Second Generation Subtyping: A Proposed PulseNet Protocol for Multiple-Locus Variable-Number Tandem Repeat Analysis of Shiga Toxin–Producing Escherichia coli O157 (STEC O157)

Centers for Disease Control and Prevention, Atlanta, Georgia 30333, USA.
Foodborne Pathogens and Disease (Impact Factor: 1.91). 02/2006; 3(1):118-31. DOI: 10.1089/fpd.2006.3.118
Source: PubMed


Most bacterial genomes contain tandem duplications of short DNA sequences, termed "variable-number tandem repeats" (VNTR). A subtyping method targeting these repeats, multiple-locus VNTR analysis (MLVA), has emerged as a powerful tool for characterization of clonal organisms such as Shiga toxin-producing Escherichia coli O157 (STEC O157). We modified and optimized a recently published MLVA scheme targeting 29 polymorphic VNTR regions of STEC O157 to render it suitable for routine use by public health laboratories that participate in PulseNet, the national and international molecular subtyping network for foodborne disease surveillance. Nine VNTR loci were included in the final protocol. They were amplified in three PCR reactions, after which the PCR products were sized using capillary electrophoresis. Two hundred geographically diverse, sporadic and outbreak- related STEC O157 isolates were characterized by MLVA and the results were compared with data obtained by pulsed-field gel electrophoresis (PFGE) using XbaI macrorestriction of genomic DNA. A total of 139 unique XbaI PFGE patterns and 162 MLVA types were identified. A subset of 100 isolates characterized by both XbaI and BlnI macrorestriction had 62 unique PFGE and MLVA types. Although the clustering of isolates by the two subtyping systems was generally in agreement, some discrepancies were observed. Importantly, MLVA was able to discriminate among some epidemiologically unrelated isolates which were indistinguishable by PFGE. However, among strains from three of the eight outbreaks included in the study, two single locus MLVA variants and one double locus variant were detected among epidemiologically implicated isolates that were indistinguishable by PFGE. Conversely, in three other outbreaks, isolates that were indistinguishable by MLVA displayed multiple PFGE types. An additional more extensive multi-laboratory validation of the MLVA protocol is in progress in order to address critical issues such as establishing epidemiologically relevant interpretation guidelines for the MLVA data.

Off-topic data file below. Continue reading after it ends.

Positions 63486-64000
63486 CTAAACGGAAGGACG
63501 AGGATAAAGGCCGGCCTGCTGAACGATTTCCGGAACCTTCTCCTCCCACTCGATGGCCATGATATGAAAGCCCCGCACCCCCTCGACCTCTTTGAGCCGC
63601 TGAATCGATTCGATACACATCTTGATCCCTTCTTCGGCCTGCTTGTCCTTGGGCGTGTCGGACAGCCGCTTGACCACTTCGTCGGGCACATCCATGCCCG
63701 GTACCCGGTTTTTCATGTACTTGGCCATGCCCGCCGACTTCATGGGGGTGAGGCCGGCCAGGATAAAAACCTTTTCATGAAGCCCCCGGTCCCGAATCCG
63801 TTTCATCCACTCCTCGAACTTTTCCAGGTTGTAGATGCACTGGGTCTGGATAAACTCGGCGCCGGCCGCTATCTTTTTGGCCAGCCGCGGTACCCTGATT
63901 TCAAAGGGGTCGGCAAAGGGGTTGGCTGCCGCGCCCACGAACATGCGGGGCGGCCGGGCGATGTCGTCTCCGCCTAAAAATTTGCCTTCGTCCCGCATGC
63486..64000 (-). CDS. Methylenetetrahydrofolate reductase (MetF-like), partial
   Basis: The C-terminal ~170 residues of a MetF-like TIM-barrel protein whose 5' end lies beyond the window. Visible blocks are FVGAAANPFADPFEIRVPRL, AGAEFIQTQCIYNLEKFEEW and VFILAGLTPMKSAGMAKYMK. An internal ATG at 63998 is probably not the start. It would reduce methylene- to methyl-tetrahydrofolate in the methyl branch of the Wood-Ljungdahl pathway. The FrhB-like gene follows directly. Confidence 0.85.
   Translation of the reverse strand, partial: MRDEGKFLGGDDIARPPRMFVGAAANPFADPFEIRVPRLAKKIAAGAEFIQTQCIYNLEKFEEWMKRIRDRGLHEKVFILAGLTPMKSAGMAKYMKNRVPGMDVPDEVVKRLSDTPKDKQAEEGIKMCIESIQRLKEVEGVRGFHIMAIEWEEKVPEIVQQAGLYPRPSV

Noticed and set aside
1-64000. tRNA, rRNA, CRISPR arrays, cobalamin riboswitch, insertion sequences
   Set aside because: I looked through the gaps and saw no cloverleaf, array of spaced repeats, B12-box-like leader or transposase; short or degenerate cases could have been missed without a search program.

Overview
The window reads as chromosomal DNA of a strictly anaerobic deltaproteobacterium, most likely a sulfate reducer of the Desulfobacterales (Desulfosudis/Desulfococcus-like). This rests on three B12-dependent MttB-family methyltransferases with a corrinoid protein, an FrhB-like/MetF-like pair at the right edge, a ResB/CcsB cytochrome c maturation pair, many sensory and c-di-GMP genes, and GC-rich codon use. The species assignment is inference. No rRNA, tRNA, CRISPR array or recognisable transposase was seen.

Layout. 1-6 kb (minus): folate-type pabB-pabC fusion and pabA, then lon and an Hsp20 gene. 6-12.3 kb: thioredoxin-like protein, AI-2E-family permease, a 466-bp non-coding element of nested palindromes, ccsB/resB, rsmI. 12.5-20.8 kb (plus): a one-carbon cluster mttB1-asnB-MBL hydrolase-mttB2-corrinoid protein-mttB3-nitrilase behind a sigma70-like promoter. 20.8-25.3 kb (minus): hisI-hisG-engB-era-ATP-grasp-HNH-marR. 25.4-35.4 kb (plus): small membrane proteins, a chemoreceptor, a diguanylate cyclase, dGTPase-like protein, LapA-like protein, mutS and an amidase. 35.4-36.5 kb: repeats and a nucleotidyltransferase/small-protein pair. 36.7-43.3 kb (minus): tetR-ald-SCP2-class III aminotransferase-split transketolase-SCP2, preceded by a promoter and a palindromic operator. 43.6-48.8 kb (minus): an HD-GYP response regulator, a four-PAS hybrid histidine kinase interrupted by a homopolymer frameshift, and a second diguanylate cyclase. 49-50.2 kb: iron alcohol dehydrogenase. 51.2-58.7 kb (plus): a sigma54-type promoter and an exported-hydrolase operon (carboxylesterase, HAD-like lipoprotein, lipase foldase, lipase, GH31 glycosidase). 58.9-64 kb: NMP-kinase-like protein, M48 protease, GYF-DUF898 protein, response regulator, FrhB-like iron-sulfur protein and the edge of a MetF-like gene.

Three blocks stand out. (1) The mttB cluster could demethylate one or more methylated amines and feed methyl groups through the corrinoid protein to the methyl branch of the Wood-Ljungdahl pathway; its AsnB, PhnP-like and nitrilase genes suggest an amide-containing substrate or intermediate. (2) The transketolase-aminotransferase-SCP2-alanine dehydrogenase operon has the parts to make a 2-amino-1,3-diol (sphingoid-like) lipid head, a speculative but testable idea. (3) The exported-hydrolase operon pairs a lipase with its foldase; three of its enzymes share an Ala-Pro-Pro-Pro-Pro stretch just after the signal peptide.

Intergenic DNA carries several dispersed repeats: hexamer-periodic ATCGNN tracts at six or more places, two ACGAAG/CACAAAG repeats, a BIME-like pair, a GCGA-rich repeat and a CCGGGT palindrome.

25 Reads
  • Source
    • "MLVA profiles would emerge during an outbreak initially caused by a single clone. In relation to it, Hyytiä-Trees et al. [8] proposed that during an outbreak two isolates differing in one repeat unit at one or two loci could be considered as related isolates. This is supported by the observation that isolates with five or more repeat differences at one or more loci were epidemiologically unrelated. "
    [Show abstract] [Hide abstract]
    ABSTRACT: VNTRs regions have been successfully used for bacterial subtyping; however, the hypervariability in VNTR loci is problematic when trying to predict the relationships among isolates. Since few studies have examined the mutation rate of these markers, our aim was to estimate mutation rates of VNTRs specific for verotoxigenic E. coli O157:H7. The knowledge of VNTR mutational rates and the factors affecting them would make MLVA more effective for epidemiological or microbial forensic investigations. For this purpose, we analyzed nine loci performing parallel, serial passage experiments (PSPEs) on 9 O157:H7 strains. The combined 9 PSPE population rates for the 8 mutating loci ranged from 4.4 × 10(-05) to 1.8 × 10(-03) mutations/generation, and the combined 8-loci mutation rate was of 2.5 × 10(-03) mutations/generation. Mutations involved complete repeat units, with only one point mutation detected. A similar proportion between single and multiple repeat changes was detected. Of the 56 repeat mutations, 59% were insertions and 41% were deletions, and 72% of the mutation events corresponded to O157-10 locus. For alleles with up to 13 UR, a constant and low mutation rate was observed; meanwhile longer alleles were associated with higher and variable mutation rates. Our results are useful to interpret data from microevolution and population epidemiology studies and particularly point out that the inclusion or not of O157-10 locus or, alternatively, a differential weighting data according to the mutation rates of loci must be evaluated in relation with the objectives of the proposed study.